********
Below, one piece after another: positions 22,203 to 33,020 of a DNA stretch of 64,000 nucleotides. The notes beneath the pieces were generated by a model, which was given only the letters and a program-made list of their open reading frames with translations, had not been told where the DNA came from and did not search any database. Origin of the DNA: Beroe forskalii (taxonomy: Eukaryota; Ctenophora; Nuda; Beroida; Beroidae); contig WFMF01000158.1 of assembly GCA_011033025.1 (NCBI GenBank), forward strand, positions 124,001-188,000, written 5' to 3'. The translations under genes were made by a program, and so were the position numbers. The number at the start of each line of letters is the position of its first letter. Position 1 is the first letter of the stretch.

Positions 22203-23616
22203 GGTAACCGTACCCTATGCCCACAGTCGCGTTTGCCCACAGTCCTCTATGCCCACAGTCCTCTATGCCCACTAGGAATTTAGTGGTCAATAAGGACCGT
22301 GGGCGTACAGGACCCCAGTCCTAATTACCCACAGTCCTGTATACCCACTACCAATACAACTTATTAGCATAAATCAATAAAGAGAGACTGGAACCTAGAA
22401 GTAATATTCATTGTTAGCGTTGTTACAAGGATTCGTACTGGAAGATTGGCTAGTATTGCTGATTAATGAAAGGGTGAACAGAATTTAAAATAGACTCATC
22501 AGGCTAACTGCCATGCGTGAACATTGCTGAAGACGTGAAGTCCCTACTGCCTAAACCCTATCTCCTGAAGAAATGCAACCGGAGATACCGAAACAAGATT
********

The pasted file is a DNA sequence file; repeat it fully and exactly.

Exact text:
Below, one piece after another: positions 22,203 to 33,020 of a DNA stretch of 64,000 nucleotides. The notes beneath the pieces were generated by a model, which was given only the letters and a program-made list of their open reading frames with translations, had not been told where the DNA came from and did not search any database. Origin of the DNA: Beroe forskalii (taxonomy: Eukaryota; Ctenophora; Nuda; Beroida; Beroidae); contig WFMF01000158.1 of assembly GCA_011033025.1 (NCBI GenBank), forward strand, positions 124,001-188,000, written 5' to 3'. The translations under genes were made by a program, and so were the position numbers. The number at the start of each line of letters is the position of its first letter. Position 1 is the first letter of the stretch.

Positions 22203-23616
22203 GGTAACCGTACCCTATGCCCACAGTCGCGTTTGCCCACAGTCCTCTATGCCCACAGTCCTCTATGCCCACTAGGAATTTAGTGGTCAATAAGGACCGT
22301 GGGCGTACAGGACCCCAGTCCTAATTACCCACAGTCCTGTATACCCACTACCAATACAACTTATTAGCATAAATCAATAAAGAGAGACTGGAACCTAGAA
22401 GTAATATTCATTGTTAGCGTTGTTACAAGGATTCGTACTGGAAGATTGGCTAGTATTGCTGATTAATGAAAGGGTGAACAGAATTTAAAATAGACTCATC
22501 AGGCTAACTGCCATGCGTGAACATTGCTGAAGACGTGAAGTCCCTACTGCCTAAACCCTATCTCCTGAAGAAATGCAACCGGAGATACCGAAACAAGATT